11,665 

4,790 

6,721 

6,510 
4, 633 

10, 104 
7,356 
3,850 
7,481 

13,323 
5,192 

213,899 

1,847 
2,933 
1,108 
1,452 
2,701 
4,407 

531 
14,466 
5,744 
4,794 

683 



11,202 
23,987 
14,747 
11,664 
3,608 

7,845 

89,641 

10,760 

7,705 

5,331 

3,992 

712 

14,648 
7, 

11,380 
5,191 
8,275 
5,044 
3,112 
5,503 

117,235 

11,670 

2,199 

21,322 

7,069 
7,661 
6,261 
2,344 

15,785 
2,682 

10, 181 
1,148 
7,351 
6,247 

13,767 
1,548 

428,860 

8,007 

8,121 

3,171 

6,166 

11,572 

11,492 

6,291 

20, 193 

16,8.55 

6,502 

2,221 



4,017 
7,885 
5,823 
2,543 
584 

3,569 

68,521 

10,228 
6,671 
4,903 
1,719 
597 
9,675 
5,845 
8,587 
3,106 
5,144 
4, 
2, 
4,721 

85,161 

7,545 

1,650 

13,735 

4,640 
6,861 
4,544 
1, 

15,354 

1,885 

5, 
97 

7,116 

2, 
10,479 

1,229 

296,476 

7,902 
4,847 
1, 

8,854 
10,711 
6,291 
7,378 
9,641 
6,067 
1,653 



644 
7,777 
3,532 
2,509 
3,005 

563 

8,281 

367 

398 

211 

18 

46 

2,399 

38 

2,392 

202 

1,045 

239 

75 

851 

7,501 

350 

141 

1,356 

2,285 

495 

1,074 

35 



723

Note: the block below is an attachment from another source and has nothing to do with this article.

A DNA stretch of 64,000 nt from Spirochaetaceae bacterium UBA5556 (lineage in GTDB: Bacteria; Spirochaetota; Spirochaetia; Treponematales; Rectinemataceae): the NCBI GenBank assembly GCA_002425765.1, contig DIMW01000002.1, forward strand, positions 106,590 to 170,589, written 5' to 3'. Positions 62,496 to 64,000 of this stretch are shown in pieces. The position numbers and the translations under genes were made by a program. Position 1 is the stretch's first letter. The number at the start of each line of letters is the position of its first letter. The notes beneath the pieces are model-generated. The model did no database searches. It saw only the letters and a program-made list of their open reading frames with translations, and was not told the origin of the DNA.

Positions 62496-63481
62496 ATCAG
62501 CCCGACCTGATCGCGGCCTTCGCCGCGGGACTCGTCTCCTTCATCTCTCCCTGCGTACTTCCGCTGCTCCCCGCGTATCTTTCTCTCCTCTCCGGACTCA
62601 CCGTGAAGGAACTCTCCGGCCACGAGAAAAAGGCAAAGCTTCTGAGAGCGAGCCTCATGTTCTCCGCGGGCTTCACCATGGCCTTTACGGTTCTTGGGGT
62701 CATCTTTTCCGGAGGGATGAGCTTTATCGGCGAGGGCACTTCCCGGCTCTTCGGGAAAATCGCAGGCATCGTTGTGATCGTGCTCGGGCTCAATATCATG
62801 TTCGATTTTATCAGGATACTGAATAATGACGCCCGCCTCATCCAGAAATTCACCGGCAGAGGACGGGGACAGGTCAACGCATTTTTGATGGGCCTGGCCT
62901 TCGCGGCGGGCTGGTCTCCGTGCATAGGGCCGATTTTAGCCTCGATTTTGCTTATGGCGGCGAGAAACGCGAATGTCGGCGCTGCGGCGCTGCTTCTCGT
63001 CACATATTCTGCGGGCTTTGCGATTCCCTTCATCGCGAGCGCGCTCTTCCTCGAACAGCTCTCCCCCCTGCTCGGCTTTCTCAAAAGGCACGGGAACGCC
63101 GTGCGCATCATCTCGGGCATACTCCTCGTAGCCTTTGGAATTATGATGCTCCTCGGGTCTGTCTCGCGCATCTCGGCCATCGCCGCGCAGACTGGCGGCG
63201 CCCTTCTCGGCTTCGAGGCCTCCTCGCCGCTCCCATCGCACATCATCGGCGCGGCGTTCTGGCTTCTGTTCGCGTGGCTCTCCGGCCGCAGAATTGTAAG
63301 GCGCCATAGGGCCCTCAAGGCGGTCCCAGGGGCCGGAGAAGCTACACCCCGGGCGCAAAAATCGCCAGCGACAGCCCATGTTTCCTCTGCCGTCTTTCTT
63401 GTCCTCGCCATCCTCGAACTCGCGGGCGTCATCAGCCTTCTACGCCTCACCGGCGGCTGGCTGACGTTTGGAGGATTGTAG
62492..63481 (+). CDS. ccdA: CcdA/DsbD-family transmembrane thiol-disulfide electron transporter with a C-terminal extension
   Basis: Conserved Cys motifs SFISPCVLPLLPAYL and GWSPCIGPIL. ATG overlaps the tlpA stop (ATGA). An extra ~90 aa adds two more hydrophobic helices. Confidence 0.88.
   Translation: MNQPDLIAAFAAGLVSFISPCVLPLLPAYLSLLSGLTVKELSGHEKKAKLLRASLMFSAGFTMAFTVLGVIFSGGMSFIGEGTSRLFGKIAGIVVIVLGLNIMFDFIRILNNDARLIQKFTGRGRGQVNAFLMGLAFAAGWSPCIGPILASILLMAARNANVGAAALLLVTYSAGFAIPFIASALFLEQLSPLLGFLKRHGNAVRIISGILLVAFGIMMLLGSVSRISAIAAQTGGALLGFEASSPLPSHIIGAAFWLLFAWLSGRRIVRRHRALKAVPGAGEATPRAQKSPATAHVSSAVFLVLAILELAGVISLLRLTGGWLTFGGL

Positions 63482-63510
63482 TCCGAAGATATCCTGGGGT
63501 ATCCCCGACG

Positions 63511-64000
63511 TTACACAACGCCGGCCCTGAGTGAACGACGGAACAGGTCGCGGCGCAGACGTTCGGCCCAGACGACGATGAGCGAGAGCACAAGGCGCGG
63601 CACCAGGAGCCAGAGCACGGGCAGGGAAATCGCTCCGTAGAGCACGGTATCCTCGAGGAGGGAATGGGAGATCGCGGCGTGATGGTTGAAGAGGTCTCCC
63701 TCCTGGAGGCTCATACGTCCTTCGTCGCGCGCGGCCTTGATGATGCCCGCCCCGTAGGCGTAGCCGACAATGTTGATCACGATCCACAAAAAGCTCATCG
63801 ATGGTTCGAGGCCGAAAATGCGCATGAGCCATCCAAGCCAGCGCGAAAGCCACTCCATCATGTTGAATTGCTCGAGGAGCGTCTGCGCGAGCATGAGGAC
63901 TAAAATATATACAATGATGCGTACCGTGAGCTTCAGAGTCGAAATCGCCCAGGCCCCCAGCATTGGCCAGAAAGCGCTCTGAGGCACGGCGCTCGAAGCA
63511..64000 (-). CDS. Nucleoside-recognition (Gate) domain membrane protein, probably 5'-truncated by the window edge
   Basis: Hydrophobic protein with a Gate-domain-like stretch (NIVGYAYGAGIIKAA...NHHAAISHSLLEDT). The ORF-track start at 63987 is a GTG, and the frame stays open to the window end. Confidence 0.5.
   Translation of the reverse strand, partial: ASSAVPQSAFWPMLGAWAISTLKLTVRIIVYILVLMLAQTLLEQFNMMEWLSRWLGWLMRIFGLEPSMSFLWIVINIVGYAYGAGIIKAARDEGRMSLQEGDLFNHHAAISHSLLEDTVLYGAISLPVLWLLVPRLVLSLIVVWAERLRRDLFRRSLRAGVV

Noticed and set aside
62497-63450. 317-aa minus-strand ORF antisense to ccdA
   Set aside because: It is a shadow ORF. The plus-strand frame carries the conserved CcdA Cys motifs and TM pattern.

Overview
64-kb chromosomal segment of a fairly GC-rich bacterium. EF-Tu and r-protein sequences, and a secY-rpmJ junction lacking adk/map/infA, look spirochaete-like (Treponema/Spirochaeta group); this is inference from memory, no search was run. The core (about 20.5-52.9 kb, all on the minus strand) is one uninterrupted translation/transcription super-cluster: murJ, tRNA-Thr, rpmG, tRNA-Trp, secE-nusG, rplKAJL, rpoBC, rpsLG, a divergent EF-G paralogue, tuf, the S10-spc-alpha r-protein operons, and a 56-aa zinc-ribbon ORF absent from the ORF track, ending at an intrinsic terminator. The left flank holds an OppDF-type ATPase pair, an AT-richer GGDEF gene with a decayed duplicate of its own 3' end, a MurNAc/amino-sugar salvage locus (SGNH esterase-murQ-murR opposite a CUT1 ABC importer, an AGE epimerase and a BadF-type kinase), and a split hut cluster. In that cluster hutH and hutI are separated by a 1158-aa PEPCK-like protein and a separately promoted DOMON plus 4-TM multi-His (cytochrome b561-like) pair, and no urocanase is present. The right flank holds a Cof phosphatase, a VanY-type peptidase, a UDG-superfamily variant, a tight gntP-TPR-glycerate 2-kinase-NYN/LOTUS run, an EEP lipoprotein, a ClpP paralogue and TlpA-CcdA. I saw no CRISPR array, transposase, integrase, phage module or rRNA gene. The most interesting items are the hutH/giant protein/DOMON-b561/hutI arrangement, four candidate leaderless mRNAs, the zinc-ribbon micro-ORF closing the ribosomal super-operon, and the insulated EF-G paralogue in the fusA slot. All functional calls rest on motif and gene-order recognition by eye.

334 

87 
4 

51,423 



1,377 
1,134 
3,315 
1,404 



6,111 
761 
135 
305 



17 



17 



'137 



5,961 
10, 645 
13,036 
12, 134 
■ 5,561 

32,845 

102,991 

6,564 
13,902 
3,690 
3,871 
2,939 
7,107 
17,839 
6,903 
7,211 
7,932 
5,780 
9,805 
9,' 

69,852 

3,750 
4,563 
8,585 

5,250 
6,814 
2,583 
3,521 

4,563 
2,470 
6,341 
4,546 
2,081 
3,655 
8,279 
2,851 

152,387 

1,392 
2,164 

750 
1,150 
2,148 
2,218 

491 
10,850 
3,958 
4,095 



225 
431 
409 
169 



2,095 
178 



33 
12 

41 

10 

2 

279 

19 

24 



60 

153 

61 

67 



3.562 

1,242 

187 

28 

6 

92 

11 

288 

147 

7 

273 

29 

174 

537 



34 

110 

18 



13 


4 


30 


33 


13 


8 


1 


1 


3 


4 


41 


185 


17 


1 


04 


2,449 


2 


37 


16 


2 


_ 


7 


1 


6 


- 


15 


_ 


168 


_ 


1 


70 


147 


_ 


83 


_ 


1 


2 


5 



91 
2 



7 
8 
9 

75 K3 



112 CENSUS OF CANADA 1911 

TABLE II. Land occupied according to Tenure and Condition 



Districts 



NUMBEK OF OCCUPIERS OF LAND 
NOMBRE d'oCCUPANTS DE TBRRES 







BEING 






OWNERS 




BEING 


AND 


BEING 


TEN- 


TEN- 


OWNERS 


ANTS 


ANTS 


ETA NT 


ETANT 


ETANT, 


PROPRI- 


LOCA- 


PROPRI- 


ETAIBES 


TAIRES 


ETAIRES 
ET LOCA- 
TAIRES 


NO.